Advocates Archive - T
[please choose the first initial of the Advocate's last name]
Joan advocates for rectal microbicides because it gives him an opportunity to promote placing, and/or replacing, pleasure and desire at the center of the HIV prevention discussion. He sees the importance of developing a widely available rectal microbicide because the necessary condom-based prevention efforts have shown a limited impact. Human sexuality is extremely complex but Joan believes that rectal microbicides will “offer a harm reduction approach for millions of people who want to have sex the way they want.” People have risky sex because they find it pleasant, more pleasant than safe sex. For some people, no prevention program will change their behavior but rectal microbicides might allow for an additional or alternative form of protection.
Joan’s other interests include engaging in politics aimed at removing social, cultural, and economic obstacles so that self-determination can fully develop. He is also a strong believer and supporter of personal autonomy and works in accompanying people in their decision making processes. Joan spends the rest of his free time with his partner, reading, and seeing the opera.
[posted February 2008]
Roger Tatoud, PhD
London, United Kingdom
IRMA Steering Committee Member
Senior Programme Manager of the International HIV Clinical Trials Research Management Office at Imperial College, London, Roger Tatoud has a very international background. He was born in France in the Olympic city of Grenoble in the French Alps, studied in France, worked as a Biology teacher in Morocco and went on a long sabbatical to South East Asia.
Having a PhD in life science, Roger has worked on a variety of health issues in France and in the
United Kingdom. However, HIV and its impact on society and people remain a passion of his. He is particularly interested in comprehensive HIV prevention that offers several options. In this regard, he considers microbicides an invaluable tool as they are “less politically and emotionally charged than condom use and distribution and could offer a more attractive prevention option for many vulnerable groups.”
Roger’s fascination with the potential of microbicides led him to join IRMA. For him “advocating
awareness is a priority” and that is exactly what IRMA does by working closely with a broad range of international activists, organizations, and media outlets that are in direct contact with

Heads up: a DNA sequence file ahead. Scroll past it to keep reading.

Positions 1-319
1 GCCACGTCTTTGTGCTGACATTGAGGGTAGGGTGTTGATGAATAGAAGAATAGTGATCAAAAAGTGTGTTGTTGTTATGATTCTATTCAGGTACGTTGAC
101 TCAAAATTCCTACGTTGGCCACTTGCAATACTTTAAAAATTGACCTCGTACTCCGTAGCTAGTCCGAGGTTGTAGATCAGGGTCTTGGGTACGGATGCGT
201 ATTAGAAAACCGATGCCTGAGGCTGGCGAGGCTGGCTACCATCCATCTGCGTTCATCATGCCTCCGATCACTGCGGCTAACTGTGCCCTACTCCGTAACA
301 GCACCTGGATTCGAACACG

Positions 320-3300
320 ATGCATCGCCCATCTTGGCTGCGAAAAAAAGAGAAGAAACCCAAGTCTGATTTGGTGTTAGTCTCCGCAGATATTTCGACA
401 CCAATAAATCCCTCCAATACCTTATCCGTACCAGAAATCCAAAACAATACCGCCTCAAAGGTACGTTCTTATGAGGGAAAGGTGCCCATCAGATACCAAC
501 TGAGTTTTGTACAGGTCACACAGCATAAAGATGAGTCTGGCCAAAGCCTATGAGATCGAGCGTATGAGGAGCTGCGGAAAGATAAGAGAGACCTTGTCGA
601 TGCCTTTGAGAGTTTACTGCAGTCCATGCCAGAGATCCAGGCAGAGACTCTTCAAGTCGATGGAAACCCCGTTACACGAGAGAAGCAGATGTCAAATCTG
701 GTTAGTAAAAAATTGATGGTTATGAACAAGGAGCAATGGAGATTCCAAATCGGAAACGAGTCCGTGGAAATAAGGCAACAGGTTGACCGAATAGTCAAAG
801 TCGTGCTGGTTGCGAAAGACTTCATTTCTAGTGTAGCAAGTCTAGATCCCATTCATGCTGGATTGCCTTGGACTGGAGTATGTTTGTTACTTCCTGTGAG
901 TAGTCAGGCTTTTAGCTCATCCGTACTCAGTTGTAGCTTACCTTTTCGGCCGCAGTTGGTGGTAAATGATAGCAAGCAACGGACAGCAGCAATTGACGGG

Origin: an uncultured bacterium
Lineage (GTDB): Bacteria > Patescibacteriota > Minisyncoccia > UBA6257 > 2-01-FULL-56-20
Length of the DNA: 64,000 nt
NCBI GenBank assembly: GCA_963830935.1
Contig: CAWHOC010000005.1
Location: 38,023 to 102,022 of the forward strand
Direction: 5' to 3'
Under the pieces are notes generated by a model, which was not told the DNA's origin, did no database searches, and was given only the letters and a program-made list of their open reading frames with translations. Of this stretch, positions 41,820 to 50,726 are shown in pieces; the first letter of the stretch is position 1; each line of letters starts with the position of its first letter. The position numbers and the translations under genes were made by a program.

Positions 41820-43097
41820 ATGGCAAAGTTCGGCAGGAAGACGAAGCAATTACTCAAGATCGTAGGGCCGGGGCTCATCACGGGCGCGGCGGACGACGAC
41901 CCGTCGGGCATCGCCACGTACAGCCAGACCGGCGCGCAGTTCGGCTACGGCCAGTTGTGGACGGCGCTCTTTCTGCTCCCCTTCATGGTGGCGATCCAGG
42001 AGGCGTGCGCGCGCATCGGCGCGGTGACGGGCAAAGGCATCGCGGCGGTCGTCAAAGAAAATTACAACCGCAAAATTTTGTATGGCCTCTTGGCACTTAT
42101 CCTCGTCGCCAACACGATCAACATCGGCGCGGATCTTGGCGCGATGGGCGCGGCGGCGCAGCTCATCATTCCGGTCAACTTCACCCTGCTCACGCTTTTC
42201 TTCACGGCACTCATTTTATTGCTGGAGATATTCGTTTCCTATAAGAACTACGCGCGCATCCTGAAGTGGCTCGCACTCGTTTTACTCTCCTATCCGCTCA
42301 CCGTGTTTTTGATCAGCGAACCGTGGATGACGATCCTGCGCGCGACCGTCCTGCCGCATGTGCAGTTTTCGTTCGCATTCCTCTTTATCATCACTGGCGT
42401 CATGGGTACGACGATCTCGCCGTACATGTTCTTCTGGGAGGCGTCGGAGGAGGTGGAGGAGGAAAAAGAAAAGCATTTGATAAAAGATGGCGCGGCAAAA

potential microbicide users.
A scientist, community worker, HIV activist and programme manager, Roger spends his free time volunteering for two charities, one involved in HIV prevention (GMFA), and the other providing nutritional support to PLWHA (The Food Chain). In the rare event when he doesn’t have to work, Roger enjoys writing, travelling, photography, and online gaming. In short, anything that brings him in contact with people.
[Posted April 2009]
Martha Tholanah is a program officer, advocacy advisor, and family therapist in Zimbabwe. Through sharing information on HIV prevention and treatment with activists, Martha advocates for the development of rectal microbicides. IRMA caught her attention because it serves as a source of information that is not widely provided anywhere else.
Working extensively with the LGBTI community in Zimbabwe, Martha witnesses the urgent need for more prevention methods and options. Her experience as a family therapist has made her more aware of the number of people, including those in heterosexual relationships, who engage in anal sex. Martha thinks HIV/AIDS advocates must reach out specifically to those who have anal sex because “there is not much information on the risks involved in anal sex, and prevention messages simply ignore this. That means talk of universal access is empty talk as we do not address all the aspects that impact responses to HIV.”
Aside from rectal microbicide work, Martha is also interested in gaining access to comprehensive health services for all.
[posted March 2008]